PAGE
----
Cruising to wine, chocolate and beer

A river cruise is the perfect way to relax as Anna Hyman discovered. What’s not to like -cruising along beautiful rivers at a gentle pace, mooring at quaint riverside wine towns and villages, and on board ship fabulous food and a great crew.

We were standing in the Pfaiz Historical Museum in Speyer gazing somewhat in awe at a showcase containing the oldest known bottle of wine in the world. It dates back to the 4th century – give or take the odd year sometime between 325 and 359AD.

The world’s oldest known bottle of wine

It’s called the Römerwein, or the Speyer wine bottle, and was discovered during the excavation of a Roman nobleman’s tomb close to the German city of Speyer.

There still is a substantial amount of the liquid, which would once have been wine, left in the 1.5ltr glass bottle before it was ‘sealed’ with a generous amount of olive oil to exclude the air.

The olive oil would have ensured the wine’s preservation for several years. However today, 1700 years later, it looked far from appetising.

One of Germany’s oldest cities

The historical museum and its little café are most definitely worth a visit, as indeed is the entire historic city of Speyer.

Speyer is one of Germany’s oldest cities. Not far from the vast and imposing Romanesque cathedral containing the tombs of eight German emperors, we discovered the Jewish synagogue and ritual bath dating back to the 12th century.

Leading off the square in front of the cathedral, we spotted Maximilianstrasse which that day was a hive of activity with tables being set up along its length in preparation for the annual weekend of feasting known as the Kaisertafel.

Strasbourg, capital of Alsace

Speyer was actually our second port of call following embarkation on MS Brabant at Basel a couple of days earlier for our river cruise which was to take us along parts of the scenic Rhine and Moselle rivers.

Our first port of call had been Strasbourg, capital of Alsace and also home of the European Parliament. It’s a great city to visit lending itself to one of the city’s own cruises along its waterways taking in the sights and the many different architectural styles ranging from medieval half- timbered to 21st century.

A wine cellar and a cathedral

Having seen the oldest bottle of wine in the world I for one was keen to see the medieval cellar of the Hospices de Strasbourg.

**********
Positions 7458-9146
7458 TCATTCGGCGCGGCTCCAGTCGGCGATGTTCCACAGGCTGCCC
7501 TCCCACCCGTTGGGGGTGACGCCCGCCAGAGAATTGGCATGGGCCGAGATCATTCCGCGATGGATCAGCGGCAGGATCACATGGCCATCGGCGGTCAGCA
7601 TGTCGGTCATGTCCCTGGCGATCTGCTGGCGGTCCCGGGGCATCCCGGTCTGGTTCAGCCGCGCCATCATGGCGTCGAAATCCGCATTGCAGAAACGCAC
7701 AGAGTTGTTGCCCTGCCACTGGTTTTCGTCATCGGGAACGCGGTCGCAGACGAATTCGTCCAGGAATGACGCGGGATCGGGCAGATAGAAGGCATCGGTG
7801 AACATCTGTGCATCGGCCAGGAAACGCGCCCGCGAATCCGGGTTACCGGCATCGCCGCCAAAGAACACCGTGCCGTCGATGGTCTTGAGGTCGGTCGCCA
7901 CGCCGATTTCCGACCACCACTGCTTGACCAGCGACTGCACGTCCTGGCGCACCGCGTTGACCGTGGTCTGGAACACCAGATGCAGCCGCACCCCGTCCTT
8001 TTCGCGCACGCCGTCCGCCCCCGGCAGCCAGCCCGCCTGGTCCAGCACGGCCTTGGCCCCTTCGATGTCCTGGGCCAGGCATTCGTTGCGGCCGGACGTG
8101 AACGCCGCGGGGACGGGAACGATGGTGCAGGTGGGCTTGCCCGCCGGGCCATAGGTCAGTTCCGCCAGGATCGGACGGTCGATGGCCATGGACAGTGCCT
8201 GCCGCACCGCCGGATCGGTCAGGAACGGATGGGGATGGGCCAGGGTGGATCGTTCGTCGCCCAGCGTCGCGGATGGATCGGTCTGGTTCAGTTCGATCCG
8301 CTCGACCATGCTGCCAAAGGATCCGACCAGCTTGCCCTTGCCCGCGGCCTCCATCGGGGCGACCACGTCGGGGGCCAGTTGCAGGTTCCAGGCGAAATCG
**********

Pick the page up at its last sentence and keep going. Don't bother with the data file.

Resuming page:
It dates back to 1395 and since the latter part of the Middle Ages has been used to store wine.

The cellar and the casks fell into disrepair but are now back to full working order –most of the barrels are new but three of them date back centuries with one containing wine from 1472 – the oldest wine in the world in a barrel.

Unfortunately for me however, the hospice closes at lunch time so I took the hint and found an excellent pavement café for lunch, which also allowed me enough time to marvel at the cathedral with its exquisite almost pink façade before returning to Brabant.

Castles on every hill top

Oberwesel proved to be a pretty, small town specialising in wine and famous for the many towers on its medieval walls, as well as Schönburg Castle standing high above the town.

By now we were cruising through the beautiful Rhine gorge stretch of the river where castles punctuate the skyline with their towers and turrets, and where in places the river is about 9m deep, and about 135m wide. Some of the castles date back to the Middle Ages, several of them once home to robber barons and often with strange names like the Cat and the Mouse or the Hostile Brothers.

The Loreley rock

For many visitors intriguing as the castles are it is the steep headland of rock on a bend of the Rhine that they have come to see – the legendary Loreley rock – where an enchantress, or so the legend goes – sang her song luring sailors and ships onto the rocks.

Should you miss the statue – don’t upset yourself, the present one at the foot of the rock is fairly new and really not worth looking at.

The river is dangerous in places but the Brabant was in good hands. Captain Reinier Dekkers’s parents sailed their own cargo barge, on which he was born and grew up.

He then went on to have his own barge before working on river cruise ships – he must know every bend, rock and lock on the major rivers of Europe.